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Kim’s Travel Diary

Thursday, 02 Aug 2007

Location: Cape Town, South Africa

MapSo sorry for the long delay in words and chapters but a) there has been a breakdown in internet here and b) I am exhausted!!, so here goes

The day starts at 7.45 when we are collected and taken to school. This is in the District 6 area that I spoke about earlier and has a huge catchment area. Most of the children are up about 5.30 in time to get to school, so the day is very different in structure to that of an English school. After chapel, class starts and the average size is between 40 - 45 children ranging in age - the widest gap in one class in 3 years aas they hold children down for a year if they do not make the grade. Most lessons are done by roto (?) and the old fashioned way of chanting tables and spellings. There is very little time for a one to one seesion and the children that need the most support are often left behind - no a fault of the staff or methods but just sheer size of class. They then have a break at 10.00 - 10.30. This is lunch as you can imagine most children ate very early and for those families who cannot afford, a meal is given to the kids but seems mostly to consist of bread and scrap. Lessons then carry on until 12.15, another break is had for 15 minutes and then until school closes which is 2.30 four days a week and 2.00 on a friday.

The school is very strict with the children and uniform must be worn along with strict guidelines concerning hair and face. Toilet paper is given out by the staff when needed - some of this takes a little getting used to and seems very petty but there is so little money to spare, what to us is a matter of a few pence, to them is sometimes the difference between dinner or not. You find yourself getting into the same mind set and waste is unheard of. Sister Mary who runs the school is I think the only nun that I have met that wears bikers boots!!

I have not been helping in the classrooms at the moment as there were so many others, so instead I have been organising resources and general admin issues - and yes I can hear you all saying, that sounds about right. At the moment, the school has no library, so I have found a room and today started on forming one. I have no idea what the end result will be but it has to be better than all these books that I have found not being used or looked at. The school has many resources at its finger tips but the staff are so busy that they have no time to use what they have and at present are trying to get the children ready for exams and to make up for the time that was lost over the general strike that bit into three weeks of the last term.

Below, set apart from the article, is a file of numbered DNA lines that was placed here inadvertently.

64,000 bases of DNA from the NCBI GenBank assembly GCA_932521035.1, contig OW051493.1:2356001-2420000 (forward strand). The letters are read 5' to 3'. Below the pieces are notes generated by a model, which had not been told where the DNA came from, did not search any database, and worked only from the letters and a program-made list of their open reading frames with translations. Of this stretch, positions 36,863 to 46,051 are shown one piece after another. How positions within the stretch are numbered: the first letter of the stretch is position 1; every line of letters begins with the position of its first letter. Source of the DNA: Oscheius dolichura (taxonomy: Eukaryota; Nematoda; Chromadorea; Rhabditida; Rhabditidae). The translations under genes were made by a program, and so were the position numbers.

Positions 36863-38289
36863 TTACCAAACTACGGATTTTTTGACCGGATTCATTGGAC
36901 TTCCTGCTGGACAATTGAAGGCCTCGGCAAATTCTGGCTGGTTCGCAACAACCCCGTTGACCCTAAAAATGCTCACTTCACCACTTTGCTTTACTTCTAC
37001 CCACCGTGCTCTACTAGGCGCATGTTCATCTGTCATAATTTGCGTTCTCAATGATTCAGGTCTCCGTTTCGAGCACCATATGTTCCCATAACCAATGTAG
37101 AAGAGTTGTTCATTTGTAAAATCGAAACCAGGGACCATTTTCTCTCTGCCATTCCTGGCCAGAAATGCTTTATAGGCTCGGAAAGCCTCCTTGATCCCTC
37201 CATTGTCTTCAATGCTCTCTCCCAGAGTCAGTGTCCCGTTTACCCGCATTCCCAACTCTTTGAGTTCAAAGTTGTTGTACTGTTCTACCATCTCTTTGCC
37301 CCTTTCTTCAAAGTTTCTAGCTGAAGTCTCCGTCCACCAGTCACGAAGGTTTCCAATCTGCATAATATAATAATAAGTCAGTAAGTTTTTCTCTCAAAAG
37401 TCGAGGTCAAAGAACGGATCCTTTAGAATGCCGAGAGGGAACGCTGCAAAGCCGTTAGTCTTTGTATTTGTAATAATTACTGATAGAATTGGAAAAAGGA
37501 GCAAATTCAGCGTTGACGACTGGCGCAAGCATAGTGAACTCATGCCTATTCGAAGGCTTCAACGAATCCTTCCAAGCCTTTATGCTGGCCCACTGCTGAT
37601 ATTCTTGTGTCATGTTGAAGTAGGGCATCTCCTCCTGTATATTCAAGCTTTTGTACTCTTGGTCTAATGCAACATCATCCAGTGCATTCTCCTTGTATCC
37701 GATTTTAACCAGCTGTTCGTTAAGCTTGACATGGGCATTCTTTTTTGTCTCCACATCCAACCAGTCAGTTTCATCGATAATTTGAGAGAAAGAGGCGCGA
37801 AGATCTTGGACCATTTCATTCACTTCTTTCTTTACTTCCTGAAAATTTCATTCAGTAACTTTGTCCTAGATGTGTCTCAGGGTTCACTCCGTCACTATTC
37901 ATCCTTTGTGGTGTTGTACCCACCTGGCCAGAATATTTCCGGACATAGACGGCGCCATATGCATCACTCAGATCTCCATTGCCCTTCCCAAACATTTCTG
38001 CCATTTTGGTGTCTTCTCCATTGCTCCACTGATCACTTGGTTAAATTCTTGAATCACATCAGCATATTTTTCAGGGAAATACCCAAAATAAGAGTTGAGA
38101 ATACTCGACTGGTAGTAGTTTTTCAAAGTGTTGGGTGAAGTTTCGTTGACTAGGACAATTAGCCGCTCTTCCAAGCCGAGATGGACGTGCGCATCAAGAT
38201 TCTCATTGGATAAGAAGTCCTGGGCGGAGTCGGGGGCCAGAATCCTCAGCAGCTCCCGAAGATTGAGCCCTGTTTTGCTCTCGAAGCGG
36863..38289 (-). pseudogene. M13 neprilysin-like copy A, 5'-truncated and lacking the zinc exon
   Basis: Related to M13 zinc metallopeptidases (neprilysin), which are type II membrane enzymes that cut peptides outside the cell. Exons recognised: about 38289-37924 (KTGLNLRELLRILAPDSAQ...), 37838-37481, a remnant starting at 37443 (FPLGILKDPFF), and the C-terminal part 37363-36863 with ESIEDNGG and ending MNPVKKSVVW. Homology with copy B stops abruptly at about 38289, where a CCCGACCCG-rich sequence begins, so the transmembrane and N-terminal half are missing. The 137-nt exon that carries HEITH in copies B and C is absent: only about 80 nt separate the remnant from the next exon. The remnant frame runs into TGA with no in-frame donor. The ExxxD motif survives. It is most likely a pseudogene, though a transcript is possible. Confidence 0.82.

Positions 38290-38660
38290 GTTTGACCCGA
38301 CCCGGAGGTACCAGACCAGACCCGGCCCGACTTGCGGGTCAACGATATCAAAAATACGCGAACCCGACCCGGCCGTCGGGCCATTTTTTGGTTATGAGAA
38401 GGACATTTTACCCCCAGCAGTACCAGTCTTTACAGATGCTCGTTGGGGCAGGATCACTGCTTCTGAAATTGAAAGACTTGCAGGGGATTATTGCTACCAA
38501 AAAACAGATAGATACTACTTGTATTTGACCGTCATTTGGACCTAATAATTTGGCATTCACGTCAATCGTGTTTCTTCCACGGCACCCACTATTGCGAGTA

The Orphanage is a different kettle of fish, not really what we would call an orphanage but more of a safe or halfway house. Many of the children have family but either they cannot afford to look after them or there are family issues. Once again, this is run by the church but it makes it much easier to call Father, Father as he is one. Once the children have finished school, they leave the care of Lawrence House and go to Italy to stay with a family associated with the church and take courses in various forms of tourism. They are much lucker than many of their class mates but being humans, are not aware. We start work there at 4.00pm four days a week to do either homework or play and arrive back at the lodge just before 6.00 as it is not safe to walk the streets here in anything approaching darkness. The kids are all personalities in their own rights but all so demanding for love and attention. They will think nothing of crawling onto your lap to write a story or hanging their arms around your neck whilst trying to do long division and yes, my brain has had to remember and without the use of a calculator!!!!!

This country is so much more wealthy than others I will be going to visit but sometimes you cannot help but feel a pang of do-gooder - are you making any difference to any of these children or their lives? ( This keyboard is very sticky, so please forgive the spelling errors), so days are very busy and sometimes exhausting and with the general cold and damp of Cape Town in the winter, bed normally calls about 8.30. At least I am then awake in the morning before most of the others and stand a chance of getting a warm shower - but then the shower curtain might attack you in a suprise move and that is not pleasant when you are still half asleep. So that is the general day had here, nothing earth shattering but still a full day and then to top it all, you have to cook for yourself here - Please bring back Off Beat and being spoilt. I have decided to go away for the weekend to Zambabwe as I am so close and my visa needs to be renewed, so I might be mad but I would like a chance to see it before it implodes in on itself, so am flying out on Friday and back on late Monday - hopefully with some good pictures of the falls - until the next installment -------